• expired

50% off 2x YubiKey 5 NFCs, 2x YubiKey 5C NFCs, 1x YubiKey 5 NFCs & 1x YubiKey 5C NFCs + $5 Delivery @ Yubico

1480
BRAVE50

Best deal I've seen from the offical YubiKey store. Even thou the AUD dollar isn't the greatest at the moment this is a pretty good deal.
I saw this offer while using my Brave browser. But it looks like you can still purchase on Google Chrome browser.

coupon code wasn't implemented right so it works against one. add two, apply, remove one. Credit to maybe a bot.

Note:
• All prices are in USD. Shipping to Australia = $5 USD.
• International transaction fees may apply on your credit or debit card. (I use my ING debit card which waves the fees)
• Might need to use the Brave browser to purchase.

Choose from:
• Two YubiKey 5 NFCs (2pack)
• Two YubiKey 5C NFCs (2pack)
• One YubiKey 5 NFCs and One YubiKey 5C NFCs (2pack)

*Coupon Promotion Terms:
This coupon will expire on August 26, 2021 at 11:59pm PT and is valid only at Yubico.com/store. This redemption is valid for 50% off two keys, including YubiKey 5 NFC and YubiKey 5C NFC. Keys procured with this redemption are Not For Resale. A maximum of two keys may be present in the cart for this coupon to work. No other products from the Yubico store may be present in the cart. Redemption code cannot be combined with other offers or redemption codes. Standard shipping and handling rates may apply. International shipments may be subject to customs fees and duties. Yubico reserves the right to cancel and refund orders associated with this discount code. No cash or value for code or product. Redemption code required at time of checkout.

Related Stores

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closed Comments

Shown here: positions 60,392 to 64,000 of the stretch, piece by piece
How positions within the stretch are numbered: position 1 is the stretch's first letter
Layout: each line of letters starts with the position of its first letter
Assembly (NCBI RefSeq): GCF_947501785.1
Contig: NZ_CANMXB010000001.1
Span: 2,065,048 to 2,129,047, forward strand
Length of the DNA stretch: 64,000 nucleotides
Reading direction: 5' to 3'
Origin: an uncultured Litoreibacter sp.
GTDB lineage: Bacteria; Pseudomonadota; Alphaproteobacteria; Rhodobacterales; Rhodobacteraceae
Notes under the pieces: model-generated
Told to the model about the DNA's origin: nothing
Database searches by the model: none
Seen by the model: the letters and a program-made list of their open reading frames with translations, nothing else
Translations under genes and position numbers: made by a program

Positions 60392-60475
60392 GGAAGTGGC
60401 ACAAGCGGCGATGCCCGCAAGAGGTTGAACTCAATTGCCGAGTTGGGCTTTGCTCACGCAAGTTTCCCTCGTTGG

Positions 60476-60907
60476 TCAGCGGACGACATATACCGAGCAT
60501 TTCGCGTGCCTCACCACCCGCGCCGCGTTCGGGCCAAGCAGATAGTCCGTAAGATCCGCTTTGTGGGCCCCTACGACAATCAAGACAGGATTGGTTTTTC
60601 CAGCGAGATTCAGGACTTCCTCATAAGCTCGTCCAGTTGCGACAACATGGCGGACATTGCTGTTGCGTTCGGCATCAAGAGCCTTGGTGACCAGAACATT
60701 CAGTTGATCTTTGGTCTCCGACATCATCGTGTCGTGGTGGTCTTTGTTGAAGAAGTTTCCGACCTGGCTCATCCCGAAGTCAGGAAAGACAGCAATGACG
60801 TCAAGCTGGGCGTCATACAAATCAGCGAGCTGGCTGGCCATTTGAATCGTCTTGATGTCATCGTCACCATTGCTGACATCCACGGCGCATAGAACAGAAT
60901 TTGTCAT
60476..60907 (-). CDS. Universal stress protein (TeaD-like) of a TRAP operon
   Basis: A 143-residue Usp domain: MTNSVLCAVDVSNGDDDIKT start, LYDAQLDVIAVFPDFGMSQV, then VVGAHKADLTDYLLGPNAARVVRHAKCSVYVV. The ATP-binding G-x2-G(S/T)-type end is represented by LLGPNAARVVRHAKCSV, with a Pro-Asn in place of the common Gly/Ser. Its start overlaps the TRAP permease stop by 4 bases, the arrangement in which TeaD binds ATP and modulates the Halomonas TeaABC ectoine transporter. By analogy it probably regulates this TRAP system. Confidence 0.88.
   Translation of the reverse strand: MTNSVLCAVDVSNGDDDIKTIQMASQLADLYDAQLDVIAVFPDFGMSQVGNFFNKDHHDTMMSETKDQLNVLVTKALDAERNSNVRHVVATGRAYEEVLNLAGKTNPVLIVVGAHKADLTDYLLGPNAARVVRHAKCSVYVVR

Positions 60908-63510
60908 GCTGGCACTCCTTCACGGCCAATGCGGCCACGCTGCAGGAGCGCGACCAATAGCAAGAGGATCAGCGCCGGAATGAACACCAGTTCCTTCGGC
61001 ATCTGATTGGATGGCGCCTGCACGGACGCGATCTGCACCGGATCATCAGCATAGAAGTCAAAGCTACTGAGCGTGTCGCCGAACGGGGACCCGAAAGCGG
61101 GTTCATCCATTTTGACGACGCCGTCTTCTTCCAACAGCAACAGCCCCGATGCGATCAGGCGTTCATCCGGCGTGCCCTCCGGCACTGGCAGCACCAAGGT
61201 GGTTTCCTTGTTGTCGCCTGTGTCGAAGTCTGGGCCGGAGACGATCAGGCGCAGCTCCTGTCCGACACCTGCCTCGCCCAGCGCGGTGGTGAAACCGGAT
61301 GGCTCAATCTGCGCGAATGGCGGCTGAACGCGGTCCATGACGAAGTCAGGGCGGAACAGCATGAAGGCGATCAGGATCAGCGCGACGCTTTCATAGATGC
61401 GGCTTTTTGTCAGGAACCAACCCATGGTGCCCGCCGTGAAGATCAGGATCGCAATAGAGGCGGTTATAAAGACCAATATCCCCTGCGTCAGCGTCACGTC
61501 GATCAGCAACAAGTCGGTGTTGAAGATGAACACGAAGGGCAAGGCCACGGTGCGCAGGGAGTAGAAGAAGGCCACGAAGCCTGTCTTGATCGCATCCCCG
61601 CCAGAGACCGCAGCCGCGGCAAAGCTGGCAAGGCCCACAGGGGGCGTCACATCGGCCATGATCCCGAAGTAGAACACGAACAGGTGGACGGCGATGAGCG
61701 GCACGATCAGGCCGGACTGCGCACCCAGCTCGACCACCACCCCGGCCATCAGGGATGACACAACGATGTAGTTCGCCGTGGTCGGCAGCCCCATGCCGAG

• +22

    coupon code wasn't implemented right so it works against one. add two, apply, remove one.

  • +18

    You can get a (single) "free" yubikey if you subscribe to ArsTechnica for $50 - a very high quality tech news site (that I read daily).

    20% off the 2nd key you buy.

    • Which model

      • New Ars Pro++ subscribers get their choice of the YubiKey 5 NFC (a $45 value) or the YubiKey 5C (a $50 value), both of which add convenient 2FA security to protect your online accounts, networks, and more. In addition, Ars Pro++ subscribers get a code good for $20 off when you order 2 YubiKey 5 Series keys or more. Doesn’t apply to Yubico’s Security Key Series. Free shipping to almost anywhere!**

  • +2

    literally bought 3 like a week ago :(

    • +1

      same here, just bought 3 about week ago…

      • +2

        what do you use these for?

        • you can use these wherever hardware-based authentication is necessary,
          eg. with Bullish.com

          it's a physical "key" (like a password)

        • I store my GPG private key on it, but it can also be used a 2FA device to generate codes during sign in

          • @mbm: What are you using GPG for?

      • +1

        Are we seriously aiming for triple redundancy MFA now? I'm just thinking about getting a second since that's actually recommended

        • +1

          1 - primary
          2 - on-site backup
          3 - off-site backup

        • I'm cheap so my 3 lets my wife and I have 1 each and a shared backup.

  • +1

    I think the discount was implemented right, the wording at checkout says "+ 50% OFF up to two keys. Max order size two." which implies an order of 1 is okay

    • yeah their terms are weird. still, it seems like it was promoted to OP primarily in a bundle of 2.

      im ordering 2 anyway, im not taking the chance of losing my damn keys and my accounts at the same time

  • I really must read up more on these things. Are they a form of 2FA, in a physical form?

  • Wondering if that could be useful to connect to work VPN in one touch instead of inputting credentials every single day ?

    • -2

      No

      • +1

        Actually it works for my work (Cisco VPN). Check with your IT team. You enter credentials then MFA with key tap.